Toy Andrews

Toy Andrews Profile Picture
Home Department:

Mentor / Lab:
Dr. Randy Rapp

Specific Research Area / Project:
Sustainable Disaster Waste Management "Opportunities from Disaster: The Case for Improved Resource Reclamation Practices"

Research Profile:

Following a disaster and after all of the immediate lifesaving efforts are done, the next step of the returning to normal life begins with debris removal. This debris has, up until now, always been labeled as a waste and is lost to the landfill costing communities three times: land use, ecologically, and economically. Through my research in sustainable disaster waste management, I will engage with contracted clean-up businesses and government contracting officials to uncover the drivers of their metrics of success. Using a grounded theory approach, the research is intended to take earlier efforts of pilot programs of the Federal Emergency Management Agency (FEMA) and codify them into the new paradigm of resource reclamation as the standard business model.

With the ever-increasing frequency of natural disasters, construction demand for raw materials to rebuild each time and landfill demands will reach a point where the costs are untenable. In the construction industry, reusing materials is an emerging trend as businesses see the investments into the circular economy good for profits AND good for the environment. By bringing a massive amount of materials into the reuse market after a disaster, the opportunities going forward can not only dial down the impact of raw material extraction, but also dial up the motivations of construction companies to design, build, and reuse with this in mind. Once the policy matches the intention of companies to make a good choice, other areas in legislation, protocols, and rules can model the same framework to do good for everyone involved.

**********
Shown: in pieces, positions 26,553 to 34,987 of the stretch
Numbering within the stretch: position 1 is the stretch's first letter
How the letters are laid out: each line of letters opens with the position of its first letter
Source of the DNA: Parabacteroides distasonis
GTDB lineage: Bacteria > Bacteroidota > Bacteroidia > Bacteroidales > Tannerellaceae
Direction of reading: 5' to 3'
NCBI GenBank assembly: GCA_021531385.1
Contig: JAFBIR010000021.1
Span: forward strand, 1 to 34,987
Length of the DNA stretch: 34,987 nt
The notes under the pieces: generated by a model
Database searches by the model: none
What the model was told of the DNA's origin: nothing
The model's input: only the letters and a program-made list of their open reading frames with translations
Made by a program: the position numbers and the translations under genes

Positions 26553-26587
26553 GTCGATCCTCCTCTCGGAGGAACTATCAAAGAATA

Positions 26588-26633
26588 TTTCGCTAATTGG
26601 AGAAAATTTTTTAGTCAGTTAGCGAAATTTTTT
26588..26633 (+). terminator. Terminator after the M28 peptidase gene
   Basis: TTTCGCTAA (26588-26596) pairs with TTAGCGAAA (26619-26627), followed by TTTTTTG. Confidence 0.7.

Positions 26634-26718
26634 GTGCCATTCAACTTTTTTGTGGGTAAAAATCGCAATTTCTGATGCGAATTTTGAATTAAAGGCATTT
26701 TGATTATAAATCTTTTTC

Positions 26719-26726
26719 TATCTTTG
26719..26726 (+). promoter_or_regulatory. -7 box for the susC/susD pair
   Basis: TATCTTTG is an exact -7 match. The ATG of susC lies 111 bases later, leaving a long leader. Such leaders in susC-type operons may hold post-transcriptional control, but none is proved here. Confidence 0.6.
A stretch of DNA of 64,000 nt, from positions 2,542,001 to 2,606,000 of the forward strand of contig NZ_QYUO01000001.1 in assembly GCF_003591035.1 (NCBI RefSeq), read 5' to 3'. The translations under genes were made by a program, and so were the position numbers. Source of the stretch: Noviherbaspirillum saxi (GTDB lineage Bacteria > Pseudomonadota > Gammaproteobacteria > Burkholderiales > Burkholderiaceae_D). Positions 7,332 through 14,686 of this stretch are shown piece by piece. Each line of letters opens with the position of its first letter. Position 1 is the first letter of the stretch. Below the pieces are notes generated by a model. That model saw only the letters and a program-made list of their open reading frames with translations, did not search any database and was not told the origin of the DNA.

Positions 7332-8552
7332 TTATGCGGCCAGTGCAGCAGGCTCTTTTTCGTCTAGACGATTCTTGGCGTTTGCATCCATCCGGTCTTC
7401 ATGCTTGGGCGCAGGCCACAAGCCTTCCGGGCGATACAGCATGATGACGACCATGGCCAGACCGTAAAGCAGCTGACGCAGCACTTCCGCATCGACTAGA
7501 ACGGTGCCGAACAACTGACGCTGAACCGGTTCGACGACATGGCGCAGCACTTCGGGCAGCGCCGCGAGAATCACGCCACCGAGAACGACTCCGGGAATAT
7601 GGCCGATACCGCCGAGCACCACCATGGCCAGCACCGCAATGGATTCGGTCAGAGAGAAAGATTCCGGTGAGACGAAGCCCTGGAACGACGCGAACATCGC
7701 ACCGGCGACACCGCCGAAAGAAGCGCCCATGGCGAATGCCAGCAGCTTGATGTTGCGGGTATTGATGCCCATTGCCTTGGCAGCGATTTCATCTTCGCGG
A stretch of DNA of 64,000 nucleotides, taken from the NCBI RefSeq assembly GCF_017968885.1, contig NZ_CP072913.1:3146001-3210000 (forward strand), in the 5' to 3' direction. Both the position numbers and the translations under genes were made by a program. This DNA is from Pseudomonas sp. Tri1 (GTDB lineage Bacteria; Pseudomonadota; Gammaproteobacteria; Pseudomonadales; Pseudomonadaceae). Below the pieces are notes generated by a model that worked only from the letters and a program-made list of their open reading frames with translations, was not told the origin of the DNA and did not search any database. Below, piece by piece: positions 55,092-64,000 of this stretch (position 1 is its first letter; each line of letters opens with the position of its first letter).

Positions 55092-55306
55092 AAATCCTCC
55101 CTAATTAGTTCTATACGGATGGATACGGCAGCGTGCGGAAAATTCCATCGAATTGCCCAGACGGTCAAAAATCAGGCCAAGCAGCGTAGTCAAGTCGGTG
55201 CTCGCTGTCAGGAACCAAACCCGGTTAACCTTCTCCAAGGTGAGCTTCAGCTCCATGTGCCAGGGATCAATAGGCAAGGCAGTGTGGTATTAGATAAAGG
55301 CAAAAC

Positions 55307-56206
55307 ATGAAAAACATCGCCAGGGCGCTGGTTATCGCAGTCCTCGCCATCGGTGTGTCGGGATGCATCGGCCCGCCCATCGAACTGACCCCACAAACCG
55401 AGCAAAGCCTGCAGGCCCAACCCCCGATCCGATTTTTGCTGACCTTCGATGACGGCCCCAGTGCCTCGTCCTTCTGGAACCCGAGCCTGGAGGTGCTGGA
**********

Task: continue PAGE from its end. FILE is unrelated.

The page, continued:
Toy Andrews Research Picture

About Me:

After seeing my hometown constantly being hit by hurricanes and watching my old friends from the area dealing with the after effects of a storm, I knew I wanted to be part of the disaster preparedness and response arms. While serving the US Navy in Bahrain, I found this program of the Purdue Military Research Initiative (PMRI) and knew this was the way I could contribute further to the field and when I found out about ESE and their mission, I jumped at the chance to be a part of it.

My experience as the lone, military gwith a family of three in tow into a young group of like-minded problem solvers across the spectrum of degrees and backgrounds. One example of how these 'wicked problem' problem solvers came together was in a heated debate topic on social justice in the developing world as part of the colloquium class. We combined our experiences of engineering, agriculture, political science, and technology to develop an excellent policy solution. I actively seek out this mixed point-of-view approach to all of my research going forward.

With my doctorate in hand and after retiring from the military in the coming years, I want to use my degree knowledge in the planning aspects of readiness and response for a disaster in my state while serving as a consultant for businesses to implement the circular economy into their disaster planning. I may not save the world, but on my small-scale farm, I want to further demonstrate these integrated principles to my kids and schools around the area with hands-on workshops and application.


  • Supports the Purdue Veterans Support Center. Active participant in the Farmers Veteran Coalition, Indiana AgVets, and the Southern Sustainable Agriculture Working Group.

Ernest C. Young Hall, Room 170 | 155  S. Grant Street, West Lafayette, IN 47907-2114 | 765-494-2600

© Purdue University | An equal access/equal opportunity university | Copyright Complaints | Maintained by The Purdue University Graduate School

If you have trouble accessing this page because of a disability, please contact The Purdue University Graduate School.